According to the Sun-Sentinel, a source close the team has confirmed that Chad Henne will likely start Sunday against the Raiders. While this offense may miss Thigpen’s mobility given the struggles and health of the offensive line, let’s not forget that Henne was in the midst of one of his better performances of the season before he went down against the Titans. If these reports are indeed accurate, Henne will have a lot on his plate in Oakland facing one of the league’s top rated pass defenses with no Brandon Marshall, but his elite arm strength alone should give the Dolphins a better chance to consistently move the football.no comments
Doubtful: WR Brandon Marshall (hamstring)
Questionable: C Joe Berger (knee), QB Chad Henne (knee), LB Karlos Dansby (toe), WR Roberto Wallace (knee)
Probable: LT Jake Long (shoulder), RT Vernon Carey (knee), FS Chris Clemons (groin), S Reshad Jones (shin), S Tyrone Culver (ankle) no comments
Once you realize how unlikely a Dolphins’ playoff run truly is, it’s pretty obvious that the only hope fans can be clinging to is the idea of the Dolphins winning their final six games of the season. A long shot to say the least for a reeling team that appears closer to completely falling apart than coming together for a miraculous late season push.
Even more discouraging is the fact that the Dolphins have already lost control of their own destiny. Winning out doesn’t even guarantee them a playoff berth because if the Jets, Pats, Steelers, and Ravens all finish out 4-2 or better the Dolphins will be eliminated regardless of how they finish the year. In the event the Dolphins do improbably run the table, though, either the Jets or Patriots will have at least two loses considering the Dolphins still play both and both still play each other.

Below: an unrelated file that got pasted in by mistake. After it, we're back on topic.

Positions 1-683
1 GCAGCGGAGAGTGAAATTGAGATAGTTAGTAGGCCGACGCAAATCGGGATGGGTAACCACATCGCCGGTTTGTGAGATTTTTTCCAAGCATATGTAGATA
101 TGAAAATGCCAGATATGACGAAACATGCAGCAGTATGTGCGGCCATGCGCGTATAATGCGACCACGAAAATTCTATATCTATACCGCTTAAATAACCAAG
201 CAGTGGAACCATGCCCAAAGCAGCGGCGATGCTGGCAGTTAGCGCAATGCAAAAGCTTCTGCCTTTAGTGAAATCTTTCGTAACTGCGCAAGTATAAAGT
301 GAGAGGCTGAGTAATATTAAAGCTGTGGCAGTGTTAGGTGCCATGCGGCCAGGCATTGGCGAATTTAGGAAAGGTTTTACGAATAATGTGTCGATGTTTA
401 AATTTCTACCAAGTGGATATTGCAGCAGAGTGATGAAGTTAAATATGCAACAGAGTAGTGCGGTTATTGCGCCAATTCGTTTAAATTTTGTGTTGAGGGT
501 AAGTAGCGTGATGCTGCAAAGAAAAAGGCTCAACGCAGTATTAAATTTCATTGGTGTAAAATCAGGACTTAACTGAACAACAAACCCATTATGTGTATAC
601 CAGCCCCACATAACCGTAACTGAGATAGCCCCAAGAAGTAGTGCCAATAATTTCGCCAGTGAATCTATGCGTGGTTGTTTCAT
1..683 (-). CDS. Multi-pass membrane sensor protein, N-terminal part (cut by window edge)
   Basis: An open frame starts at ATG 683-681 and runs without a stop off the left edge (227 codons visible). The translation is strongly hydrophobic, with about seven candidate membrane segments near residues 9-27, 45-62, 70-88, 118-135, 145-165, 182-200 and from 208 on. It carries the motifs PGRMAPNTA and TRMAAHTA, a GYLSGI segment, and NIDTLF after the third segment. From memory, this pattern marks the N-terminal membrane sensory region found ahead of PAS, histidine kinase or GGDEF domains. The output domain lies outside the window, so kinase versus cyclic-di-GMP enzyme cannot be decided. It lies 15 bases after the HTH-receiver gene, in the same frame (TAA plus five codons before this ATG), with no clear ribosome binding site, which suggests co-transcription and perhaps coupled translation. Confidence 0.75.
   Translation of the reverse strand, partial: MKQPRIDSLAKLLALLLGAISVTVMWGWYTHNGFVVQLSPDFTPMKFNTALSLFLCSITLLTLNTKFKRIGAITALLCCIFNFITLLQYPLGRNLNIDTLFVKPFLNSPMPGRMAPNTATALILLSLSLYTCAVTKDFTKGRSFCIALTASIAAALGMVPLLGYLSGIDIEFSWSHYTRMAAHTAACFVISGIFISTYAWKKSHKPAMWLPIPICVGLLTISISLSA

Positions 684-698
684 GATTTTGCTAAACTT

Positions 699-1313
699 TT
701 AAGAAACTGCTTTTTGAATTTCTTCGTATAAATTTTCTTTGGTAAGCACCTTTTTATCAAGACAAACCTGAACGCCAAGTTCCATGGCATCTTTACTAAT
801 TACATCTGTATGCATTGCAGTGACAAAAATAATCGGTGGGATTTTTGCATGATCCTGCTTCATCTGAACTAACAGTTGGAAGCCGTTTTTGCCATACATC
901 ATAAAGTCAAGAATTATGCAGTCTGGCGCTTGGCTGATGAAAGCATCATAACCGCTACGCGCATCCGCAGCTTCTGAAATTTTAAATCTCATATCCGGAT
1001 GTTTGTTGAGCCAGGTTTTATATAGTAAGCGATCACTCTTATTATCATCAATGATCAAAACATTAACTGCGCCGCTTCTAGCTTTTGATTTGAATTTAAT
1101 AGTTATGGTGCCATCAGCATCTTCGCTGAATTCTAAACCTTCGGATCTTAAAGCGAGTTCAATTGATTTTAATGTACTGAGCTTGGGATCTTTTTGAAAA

So if the Dolphins can indeed do the unthinkable, I’m confident they will find a spot in the playoffs. I’m just not so confident that they are even capable of pulling off that type of feat at this point, though.
But there are some winnable games on the schedule. They may be injury depleted and incapable of running the football, but their defense is playing well enough to beat the inconsistent Raiders and Browns these next two games and the bottom feeding Bills and Lions in Weeks 15 and 16.
That still leaves the two road hurdles in New York and New England. They may be arguably the two best teams in the league, but both appear as beatable as 8-2 teams can be, with the Jets getting lucky last minute wins against non-playoff caliber teams and the Patriots fielding one of the league’s worst defenses statistically.